ringEr-Notes October 2012

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Articles By Ringers, For Ringers

Two Ring as One

By Karen Allen


I have been playing handbells for 11 years at SAYSF Bible Church in the Hallelujah Bells and the advanced ensemble. Bass bells preferred!

During one of the final performances by our local community handbell group, I put out a questionnaire asking if anyone had an interest in learning to ring handbells, in the hopes of getting enough people together to keep the community group going. I ended up with one person willing to learn. As it turned out this was a woman who works in the same office as my husband. However, having only two people does tend to severely limit the amount of music available to play.

In the past, my husband, Tim, has always enthusiastically responded to handbell ringing in the church service and stands in awe of handbell musicians. So I invited him to join the ranks!  Then I beseeched him (yes, really!) and finally he agreed to try to learn to ring.

Both Tim and the woman from his office persevered and made very good progress. But after about one year, the woman found that she could not keep up her schedule and began missing many practices. So I abandoned my hopes for a community group and asked my husband if he would be interested in continuing to learn with the goal of joining the beginner group at church in the fall of the year. Again, Tim agreed, and that set the stage for our husband/wife bell sessions.

There are several dynamics to consider when teaching your spouse.  And I don’t mean pianissimo and forte – actually, maybe I do! We occasionally get a bit forte when he gets frustrated trying to “pat his head and rub his tummy” at the same time. I occasionally have to (pianissimo-ly?!) remind him that I am the one in charge because I know what I’m doing, and that does not always go over very well!  Since I am involved with the advanced ensemble, Tim’s early learning is much more ensemble style. We have gone through weaving, pivots, marts, echoes, swings, malleting, etc. One of the most difficult challenges continues to be clean damping and remembering to keep that bell going in the football pattern. However, just as in football, Tim now knows where the goal is and we are making our way there one practice at a time.  My goal is to purchase our own bells within the next year or so – maybe there is still the makings for a community choir out there!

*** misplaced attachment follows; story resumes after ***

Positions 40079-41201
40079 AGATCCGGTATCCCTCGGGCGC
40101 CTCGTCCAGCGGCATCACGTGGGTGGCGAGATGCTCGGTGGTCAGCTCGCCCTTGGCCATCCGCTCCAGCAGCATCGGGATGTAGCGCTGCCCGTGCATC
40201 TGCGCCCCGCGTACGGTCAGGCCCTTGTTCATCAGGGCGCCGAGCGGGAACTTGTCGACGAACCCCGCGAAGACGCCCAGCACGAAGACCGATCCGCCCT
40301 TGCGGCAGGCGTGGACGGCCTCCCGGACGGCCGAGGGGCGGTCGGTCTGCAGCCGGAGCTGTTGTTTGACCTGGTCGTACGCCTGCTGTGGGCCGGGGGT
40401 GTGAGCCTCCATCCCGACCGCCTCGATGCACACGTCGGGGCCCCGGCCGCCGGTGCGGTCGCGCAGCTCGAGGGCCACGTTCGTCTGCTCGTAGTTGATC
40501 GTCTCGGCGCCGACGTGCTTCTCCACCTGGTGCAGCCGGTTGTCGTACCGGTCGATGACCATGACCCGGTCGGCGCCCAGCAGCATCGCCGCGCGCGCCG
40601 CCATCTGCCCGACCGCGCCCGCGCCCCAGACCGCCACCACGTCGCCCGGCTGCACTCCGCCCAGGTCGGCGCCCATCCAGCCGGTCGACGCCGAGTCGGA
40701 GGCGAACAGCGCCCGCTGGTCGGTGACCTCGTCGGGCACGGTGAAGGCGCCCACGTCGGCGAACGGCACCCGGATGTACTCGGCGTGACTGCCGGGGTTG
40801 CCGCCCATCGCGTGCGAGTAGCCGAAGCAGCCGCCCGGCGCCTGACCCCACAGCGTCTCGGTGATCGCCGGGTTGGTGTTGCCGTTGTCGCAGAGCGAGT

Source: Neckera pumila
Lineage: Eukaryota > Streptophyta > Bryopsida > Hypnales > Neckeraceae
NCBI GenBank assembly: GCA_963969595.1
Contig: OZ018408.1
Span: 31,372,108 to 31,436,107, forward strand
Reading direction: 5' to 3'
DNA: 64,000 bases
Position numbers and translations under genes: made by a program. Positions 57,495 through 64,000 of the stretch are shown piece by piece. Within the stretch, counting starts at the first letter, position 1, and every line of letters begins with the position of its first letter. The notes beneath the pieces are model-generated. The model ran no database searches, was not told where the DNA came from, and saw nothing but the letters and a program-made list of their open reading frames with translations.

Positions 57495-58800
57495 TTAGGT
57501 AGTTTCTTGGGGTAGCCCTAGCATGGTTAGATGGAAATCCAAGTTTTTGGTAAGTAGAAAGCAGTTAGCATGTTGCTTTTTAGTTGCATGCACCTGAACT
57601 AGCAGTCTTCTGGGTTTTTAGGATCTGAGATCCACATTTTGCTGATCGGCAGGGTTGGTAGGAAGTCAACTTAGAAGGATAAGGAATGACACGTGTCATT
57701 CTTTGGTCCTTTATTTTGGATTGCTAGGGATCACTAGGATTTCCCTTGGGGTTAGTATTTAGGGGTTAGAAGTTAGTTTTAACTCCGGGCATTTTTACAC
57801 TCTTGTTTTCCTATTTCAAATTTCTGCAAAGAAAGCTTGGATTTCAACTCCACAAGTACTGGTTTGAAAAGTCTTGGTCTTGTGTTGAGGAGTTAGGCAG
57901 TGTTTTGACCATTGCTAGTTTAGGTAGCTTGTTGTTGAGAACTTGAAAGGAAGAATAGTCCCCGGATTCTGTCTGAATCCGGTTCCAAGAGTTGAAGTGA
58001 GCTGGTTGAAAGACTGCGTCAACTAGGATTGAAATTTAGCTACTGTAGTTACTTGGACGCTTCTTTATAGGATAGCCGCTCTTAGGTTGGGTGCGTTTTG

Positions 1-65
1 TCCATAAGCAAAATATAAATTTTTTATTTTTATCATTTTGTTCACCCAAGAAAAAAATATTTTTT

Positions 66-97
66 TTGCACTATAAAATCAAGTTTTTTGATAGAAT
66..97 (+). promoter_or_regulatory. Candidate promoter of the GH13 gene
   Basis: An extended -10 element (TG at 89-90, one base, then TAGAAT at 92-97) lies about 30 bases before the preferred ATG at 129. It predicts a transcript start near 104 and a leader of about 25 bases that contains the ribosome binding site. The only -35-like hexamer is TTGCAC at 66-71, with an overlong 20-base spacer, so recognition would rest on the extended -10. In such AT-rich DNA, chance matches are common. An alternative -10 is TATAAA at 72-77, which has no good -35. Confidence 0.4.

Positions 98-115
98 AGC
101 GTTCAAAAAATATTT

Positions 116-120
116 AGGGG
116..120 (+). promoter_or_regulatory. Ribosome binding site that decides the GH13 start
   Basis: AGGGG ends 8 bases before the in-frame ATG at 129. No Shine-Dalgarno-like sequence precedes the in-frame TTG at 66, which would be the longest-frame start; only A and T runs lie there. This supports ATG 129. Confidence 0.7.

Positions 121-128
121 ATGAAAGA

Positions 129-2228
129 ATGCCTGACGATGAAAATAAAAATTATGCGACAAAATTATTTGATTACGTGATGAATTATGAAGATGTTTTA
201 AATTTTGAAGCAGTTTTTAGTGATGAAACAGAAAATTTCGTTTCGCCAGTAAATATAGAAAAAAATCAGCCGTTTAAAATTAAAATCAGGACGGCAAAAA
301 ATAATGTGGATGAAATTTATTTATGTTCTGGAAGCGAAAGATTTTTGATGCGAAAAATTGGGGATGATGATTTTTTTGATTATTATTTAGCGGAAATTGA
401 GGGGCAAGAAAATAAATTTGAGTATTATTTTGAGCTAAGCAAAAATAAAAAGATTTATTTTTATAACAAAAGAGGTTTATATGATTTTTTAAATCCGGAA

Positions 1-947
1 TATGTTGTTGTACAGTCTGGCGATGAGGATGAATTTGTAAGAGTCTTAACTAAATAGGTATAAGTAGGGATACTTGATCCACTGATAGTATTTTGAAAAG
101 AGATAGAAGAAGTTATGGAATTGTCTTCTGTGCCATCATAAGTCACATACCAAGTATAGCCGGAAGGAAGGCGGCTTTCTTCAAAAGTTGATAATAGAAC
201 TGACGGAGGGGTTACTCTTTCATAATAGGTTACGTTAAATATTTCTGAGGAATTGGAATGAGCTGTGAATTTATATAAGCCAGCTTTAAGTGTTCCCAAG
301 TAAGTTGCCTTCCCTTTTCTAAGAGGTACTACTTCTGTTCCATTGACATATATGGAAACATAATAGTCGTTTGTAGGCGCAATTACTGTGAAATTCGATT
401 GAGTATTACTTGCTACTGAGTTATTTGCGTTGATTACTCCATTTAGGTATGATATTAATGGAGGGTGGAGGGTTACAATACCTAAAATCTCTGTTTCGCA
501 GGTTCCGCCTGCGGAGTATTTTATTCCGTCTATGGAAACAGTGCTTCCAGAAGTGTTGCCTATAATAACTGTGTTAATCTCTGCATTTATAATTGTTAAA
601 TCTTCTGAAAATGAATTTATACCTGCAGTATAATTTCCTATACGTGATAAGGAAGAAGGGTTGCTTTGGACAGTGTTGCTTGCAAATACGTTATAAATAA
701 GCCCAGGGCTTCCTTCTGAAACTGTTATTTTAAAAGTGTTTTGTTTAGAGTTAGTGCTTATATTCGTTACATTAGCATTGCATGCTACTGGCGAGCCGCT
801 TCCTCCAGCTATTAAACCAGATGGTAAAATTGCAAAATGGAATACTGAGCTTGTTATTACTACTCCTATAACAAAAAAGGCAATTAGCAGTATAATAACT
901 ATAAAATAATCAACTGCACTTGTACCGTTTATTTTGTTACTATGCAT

Recently, we did a very simple first duet at the church music night, which went well enough that we hope to do another for Thanksgiving.

About Karen

Karen Allen grew up in Miami, Florida. She eventually joined the Navy, where she met a submariner in San Diego, married him and raised three daughters, while moving all over the country and enjoying every minute of it! She saw her first handbells when they moved to southern Maryland, upon her husband’s retirement from the US Navy, and has been playing for the past 11 years at SAYSF Bible Church in the advanced choir and the advanced ensemble, where she likes bass bells best! 



 Become part of our exciting, new Virtual Handbell Ensemble project, in which you will have the opportunity to perform a new work of music via video uploads.  Take a look at this video with composer James Meredith, then head on over to our Virtual Handbell Ensemble Project website at virtual.HandbellMusicians.org to learn more.


Do YOU have a story to share about your handbell and handchime ringing experiences?

Do you know a RINGER with a great anecdote?

If you answered yes to either or both of these questions then we want to hear from you!

Please contact Rima Greer.


Two-Question Interviews with Handbell Notables

This Month’s Personality: Susan Geschke

How did you first become involved in the handbell community?